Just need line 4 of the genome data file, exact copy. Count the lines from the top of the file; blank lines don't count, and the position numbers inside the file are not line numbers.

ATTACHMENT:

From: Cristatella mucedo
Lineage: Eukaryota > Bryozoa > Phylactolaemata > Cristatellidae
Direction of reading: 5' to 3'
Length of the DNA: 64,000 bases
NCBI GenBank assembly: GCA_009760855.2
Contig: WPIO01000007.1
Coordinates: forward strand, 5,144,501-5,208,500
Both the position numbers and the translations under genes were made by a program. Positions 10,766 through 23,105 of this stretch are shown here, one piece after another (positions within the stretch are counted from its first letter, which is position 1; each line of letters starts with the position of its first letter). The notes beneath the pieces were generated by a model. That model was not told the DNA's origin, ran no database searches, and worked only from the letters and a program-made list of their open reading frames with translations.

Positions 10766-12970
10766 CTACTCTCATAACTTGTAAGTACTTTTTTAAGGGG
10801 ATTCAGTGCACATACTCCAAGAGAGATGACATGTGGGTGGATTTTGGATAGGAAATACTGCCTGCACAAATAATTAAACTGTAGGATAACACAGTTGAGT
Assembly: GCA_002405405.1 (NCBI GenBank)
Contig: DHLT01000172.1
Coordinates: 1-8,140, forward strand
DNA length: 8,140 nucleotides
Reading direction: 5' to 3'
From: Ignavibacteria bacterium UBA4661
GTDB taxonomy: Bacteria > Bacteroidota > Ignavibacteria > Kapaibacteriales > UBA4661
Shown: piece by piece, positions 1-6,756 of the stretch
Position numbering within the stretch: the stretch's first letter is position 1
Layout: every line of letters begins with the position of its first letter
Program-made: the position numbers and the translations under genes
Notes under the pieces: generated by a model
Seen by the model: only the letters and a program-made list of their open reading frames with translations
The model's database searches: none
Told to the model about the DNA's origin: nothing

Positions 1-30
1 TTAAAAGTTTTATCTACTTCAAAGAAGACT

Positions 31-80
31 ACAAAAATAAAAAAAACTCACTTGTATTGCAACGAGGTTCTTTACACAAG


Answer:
Length of the DNA: 64,000 bases